Although I'm always looking for better ways to implement my interactive diagrams, I realized that Vue 2 has been working really well for me, so I spent a little more time learning how to use it even better: KaTeX integration for math formatting, computed with setters for two-way transforms, and pointerevents which are simplifying my code. Unrelated to Vue, I learned twgl.js, chose a new random number generator for projects going forward, played with text parsers for possible use in a future project, experimented with File Save/As, played with arrows pointing into source code, and attempted to make a Progressive Web App version of my site. I'm glad I learned these things but my gut feeling is that there's something I'm missing, and there should be an even easier way to make the things I want to make.
Scribbled notes of how I could improve my page
Notes on how I could improve the hexagon guide
Existing pages
I added a demo of connected components and also improved the rest of that page while I was working on it. I spent quite a bit of time working on the hexagon guide, and blogged about the process: part 1, part 2, part 3. I finished my reference page of little details I add to my pages. I realized I didn't understand the various pixel-to-hexagon formulas as well as I had hoped, so I implemented and tested them all. I also realized I didn't understand island map generation nearly as well as I pretend to on my page, so I implemented and tested all the formulas I knew of. Reader feedback alerted me to the climate section of that same page being a bit confusing, so I improved that too. I'm quite happy with the work I did, but some of it took a lot longer than I expected.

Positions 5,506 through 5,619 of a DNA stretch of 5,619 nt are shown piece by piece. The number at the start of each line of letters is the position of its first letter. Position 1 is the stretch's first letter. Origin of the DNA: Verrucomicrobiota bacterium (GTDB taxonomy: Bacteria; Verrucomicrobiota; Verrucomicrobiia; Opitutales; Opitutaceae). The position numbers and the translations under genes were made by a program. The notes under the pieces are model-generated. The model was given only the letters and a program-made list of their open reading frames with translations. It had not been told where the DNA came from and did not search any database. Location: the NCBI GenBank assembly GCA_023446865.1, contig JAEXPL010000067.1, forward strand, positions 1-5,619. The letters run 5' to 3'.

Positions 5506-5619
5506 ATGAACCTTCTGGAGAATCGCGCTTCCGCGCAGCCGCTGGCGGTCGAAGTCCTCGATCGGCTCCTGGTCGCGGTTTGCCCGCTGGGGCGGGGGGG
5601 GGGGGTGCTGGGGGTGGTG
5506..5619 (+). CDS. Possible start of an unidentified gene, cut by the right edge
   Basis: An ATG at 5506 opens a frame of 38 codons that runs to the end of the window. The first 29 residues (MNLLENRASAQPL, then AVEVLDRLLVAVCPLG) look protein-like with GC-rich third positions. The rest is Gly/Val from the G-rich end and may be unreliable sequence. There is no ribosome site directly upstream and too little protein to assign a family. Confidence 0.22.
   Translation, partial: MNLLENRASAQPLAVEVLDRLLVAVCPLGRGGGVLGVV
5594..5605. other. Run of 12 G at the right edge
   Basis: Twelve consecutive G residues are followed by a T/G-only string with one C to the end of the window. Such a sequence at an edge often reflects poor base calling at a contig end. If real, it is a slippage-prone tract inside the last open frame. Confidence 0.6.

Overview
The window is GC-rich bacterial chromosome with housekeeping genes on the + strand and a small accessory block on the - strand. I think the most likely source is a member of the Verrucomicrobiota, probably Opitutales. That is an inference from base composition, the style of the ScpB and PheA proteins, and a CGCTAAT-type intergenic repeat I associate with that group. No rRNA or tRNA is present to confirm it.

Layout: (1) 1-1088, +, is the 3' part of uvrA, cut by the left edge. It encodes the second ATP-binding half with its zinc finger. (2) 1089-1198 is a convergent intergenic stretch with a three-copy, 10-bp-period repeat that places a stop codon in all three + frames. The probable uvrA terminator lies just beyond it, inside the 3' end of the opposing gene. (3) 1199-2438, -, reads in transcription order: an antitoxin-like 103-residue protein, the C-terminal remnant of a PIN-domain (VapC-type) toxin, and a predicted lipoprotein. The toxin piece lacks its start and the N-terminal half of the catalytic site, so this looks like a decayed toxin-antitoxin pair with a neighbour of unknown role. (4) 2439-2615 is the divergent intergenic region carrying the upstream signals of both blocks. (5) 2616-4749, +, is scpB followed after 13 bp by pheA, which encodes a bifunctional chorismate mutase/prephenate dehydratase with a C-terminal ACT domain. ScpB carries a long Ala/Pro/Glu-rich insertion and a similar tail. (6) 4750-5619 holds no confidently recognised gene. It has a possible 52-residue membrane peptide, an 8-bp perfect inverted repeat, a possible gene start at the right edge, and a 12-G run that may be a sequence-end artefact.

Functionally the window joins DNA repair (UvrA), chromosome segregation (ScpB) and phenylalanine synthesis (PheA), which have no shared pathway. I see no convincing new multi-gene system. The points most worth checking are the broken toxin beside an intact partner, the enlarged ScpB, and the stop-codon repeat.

Screenshot of a chicken simulator where the chickens look for food
Chicken simulator game
For a site called Red Blob Games I don't actually work on games often. This year, I followed the /r/roguelikedev summer event in which around forty of us write our own small roguelikes. I decided I'd try to make a "fortress mode" game, more like Dwarf Fortress than Rogue. Even though I was trying to keep the scope small, I seriously underestimated the work, and I didn't get very far. It turns out writing a Dwarf Fortress clone in one week was too ambitious. But I had fun! And it made want to try again at some point. I also started looking at map generation again, and have made a list of things I did poorly in the past and want to improve upon. I also attempted to make a spaceship flying game but didn't get very far. I keep visiting that idea but this year I made progress by realizing that I was stuck on a particular feature that would be "cool" but is relatively unimportant. So I'm glad that I made this realization, and the next time I attempt it I will know to skip that feature. I also have some ideas for a train station simulator game.
I looked back at the last ten years and realized I don't have a clear goal right now. I'll finish up the two projects I'm working on (a tutorial on how I write interactive tutorials, and a writeup of which mouse+touch events to capture to handle object dragging), but I have no plans after that. I didn't have clear goals last year either, and I worked on plenty of small projects, learned a lot, and had fun, so I think that will continue, unless I think of something large I want to work on.

I keep track of project ideas on Notion.